There are actually plenty of great children’s books depicting gay parents today. The earlier you expose your child to these books, the better chance you have at normalizing gay relationships for your child from a young age.

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Find other gay parents

You need your village. Meet other gay parents. You will want to stick together, share your experiences, and share advice.

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Surround your child with diversity

Surround your kid with as diverse a network as possible, including different ethnicities, sexual orientations, and more. Help her feel and see, from a young age, that outside factors like race or sexuality don’t affect one’s ability to love, and that her friend group should be vibrant and diverse.

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Make sure she feels she can talk to you

Make sure your child feels safe telling you anything. She should be able to come to you and tell you if kids are bullying her, or what other people say about your household. She shouldn’t feel alone with her struggles. Hopefully you know how to spot signs of bullying, too.

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Find an accepting school

Finding an accepting school is critical. Find a school that celebrates all sorts of love and embraces differences.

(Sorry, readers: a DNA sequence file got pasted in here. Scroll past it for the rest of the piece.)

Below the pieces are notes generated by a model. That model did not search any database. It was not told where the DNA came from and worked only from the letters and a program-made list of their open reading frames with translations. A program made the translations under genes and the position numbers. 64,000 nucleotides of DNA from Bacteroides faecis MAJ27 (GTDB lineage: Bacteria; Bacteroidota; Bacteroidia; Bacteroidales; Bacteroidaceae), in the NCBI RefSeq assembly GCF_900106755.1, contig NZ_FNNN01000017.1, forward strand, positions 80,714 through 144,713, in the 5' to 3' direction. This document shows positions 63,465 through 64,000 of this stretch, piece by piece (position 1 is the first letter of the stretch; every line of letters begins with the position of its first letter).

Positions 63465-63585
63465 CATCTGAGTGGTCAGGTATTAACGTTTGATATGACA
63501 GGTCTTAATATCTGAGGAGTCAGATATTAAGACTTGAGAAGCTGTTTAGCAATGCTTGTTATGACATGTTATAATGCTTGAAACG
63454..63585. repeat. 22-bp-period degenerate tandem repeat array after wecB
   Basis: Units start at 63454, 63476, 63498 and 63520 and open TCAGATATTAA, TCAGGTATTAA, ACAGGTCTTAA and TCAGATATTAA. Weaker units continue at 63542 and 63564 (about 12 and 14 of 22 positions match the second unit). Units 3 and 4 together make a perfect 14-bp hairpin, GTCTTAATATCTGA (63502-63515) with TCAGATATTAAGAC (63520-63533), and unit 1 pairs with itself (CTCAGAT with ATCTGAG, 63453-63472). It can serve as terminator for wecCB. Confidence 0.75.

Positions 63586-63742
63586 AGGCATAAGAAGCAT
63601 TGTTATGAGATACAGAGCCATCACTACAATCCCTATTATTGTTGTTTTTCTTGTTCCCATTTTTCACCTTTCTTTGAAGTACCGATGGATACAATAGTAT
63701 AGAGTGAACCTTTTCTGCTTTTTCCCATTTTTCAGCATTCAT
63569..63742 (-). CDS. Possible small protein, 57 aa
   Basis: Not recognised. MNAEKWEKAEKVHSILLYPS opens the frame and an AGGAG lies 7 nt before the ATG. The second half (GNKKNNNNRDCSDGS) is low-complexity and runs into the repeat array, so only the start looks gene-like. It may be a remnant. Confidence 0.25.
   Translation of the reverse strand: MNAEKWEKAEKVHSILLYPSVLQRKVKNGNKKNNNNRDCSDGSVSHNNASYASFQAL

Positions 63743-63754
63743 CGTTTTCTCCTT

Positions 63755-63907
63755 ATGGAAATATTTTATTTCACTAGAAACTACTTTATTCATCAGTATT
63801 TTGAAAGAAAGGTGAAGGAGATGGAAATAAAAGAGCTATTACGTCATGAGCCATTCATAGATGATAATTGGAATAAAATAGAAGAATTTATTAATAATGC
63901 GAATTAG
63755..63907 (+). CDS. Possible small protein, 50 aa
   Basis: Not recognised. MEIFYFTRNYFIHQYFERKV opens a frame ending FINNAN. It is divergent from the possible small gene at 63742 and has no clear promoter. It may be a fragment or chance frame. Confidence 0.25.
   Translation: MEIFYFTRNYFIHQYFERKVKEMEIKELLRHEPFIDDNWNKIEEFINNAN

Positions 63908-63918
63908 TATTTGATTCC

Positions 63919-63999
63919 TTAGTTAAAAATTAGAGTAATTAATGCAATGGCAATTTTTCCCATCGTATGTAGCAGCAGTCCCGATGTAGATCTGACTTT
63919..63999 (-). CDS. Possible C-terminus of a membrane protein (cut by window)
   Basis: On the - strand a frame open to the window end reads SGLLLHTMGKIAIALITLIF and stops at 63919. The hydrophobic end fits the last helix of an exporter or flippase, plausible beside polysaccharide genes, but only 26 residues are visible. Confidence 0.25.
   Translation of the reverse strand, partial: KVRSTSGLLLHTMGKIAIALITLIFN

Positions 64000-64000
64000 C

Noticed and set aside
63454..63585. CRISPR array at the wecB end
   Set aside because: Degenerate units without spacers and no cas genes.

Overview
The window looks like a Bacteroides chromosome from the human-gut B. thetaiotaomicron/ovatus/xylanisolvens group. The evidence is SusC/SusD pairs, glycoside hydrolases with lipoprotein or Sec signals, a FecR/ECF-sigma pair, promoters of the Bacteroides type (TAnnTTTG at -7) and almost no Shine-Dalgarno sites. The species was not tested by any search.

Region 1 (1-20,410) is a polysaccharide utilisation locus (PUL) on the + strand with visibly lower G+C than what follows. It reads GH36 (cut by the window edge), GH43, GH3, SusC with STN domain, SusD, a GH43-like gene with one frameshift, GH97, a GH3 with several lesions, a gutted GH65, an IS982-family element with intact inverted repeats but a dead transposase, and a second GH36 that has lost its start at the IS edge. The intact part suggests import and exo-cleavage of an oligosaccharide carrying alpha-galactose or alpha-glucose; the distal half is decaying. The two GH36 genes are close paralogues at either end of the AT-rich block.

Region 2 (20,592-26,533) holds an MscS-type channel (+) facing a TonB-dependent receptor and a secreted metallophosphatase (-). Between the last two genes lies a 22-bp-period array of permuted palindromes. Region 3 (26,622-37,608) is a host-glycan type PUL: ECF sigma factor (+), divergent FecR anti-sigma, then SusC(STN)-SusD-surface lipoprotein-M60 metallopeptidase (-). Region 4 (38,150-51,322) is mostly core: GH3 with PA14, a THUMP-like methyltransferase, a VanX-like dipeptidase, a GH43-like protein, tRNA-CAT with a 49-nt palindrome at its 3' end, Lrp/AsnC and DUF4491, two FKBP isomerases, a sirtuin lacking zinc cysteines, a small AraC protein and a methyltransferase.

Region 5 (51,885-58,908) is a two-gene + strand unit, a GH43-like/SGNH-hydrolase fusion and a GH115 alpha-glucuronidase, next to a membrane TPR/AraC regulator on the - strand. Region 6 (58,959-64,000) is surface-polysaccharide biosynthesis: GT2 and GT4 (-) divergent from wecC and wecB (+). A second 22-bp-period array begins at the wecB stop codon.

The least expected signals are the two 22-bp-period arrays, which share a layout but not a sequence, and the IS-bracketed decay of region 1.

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Prepare for harsh words

Sometimes, your child will wish she had straight parents. It can be very hurtful, but she may deal with bullying, and judgment, and is too young to know that what judgmental people say isn’t right. Just prepare yourself for these difficult moments, and know that your child won’t always feel that way.

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Show endless love

Be as loving as you can with your kid. No matter what the world says to her about gay parents, and no matter how confusing it is, there is one thing kids always understand: love and kindness. Your kid won’t believe what outsiders say if she feels her home is a warm and supportive place.

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Initiate play dates

While it can be intimidating at first, initiate play dates. Call other parents and invite their kids over. Some may turn you down, but finding those who say yes is important. Your child should see that her parents’ relationship doesn’t isolate her from friendship.

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Find a school ally

Find a teacher, teacher’s assistant, principal, or counselor who will look out for your kid. You’ll feel so much better knowing somebody has her back when you can’t be there.

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Teach them defense tactics

Give your child some phrases she can use when people say mean things to her about her parents. Prepare her with tactics and responses.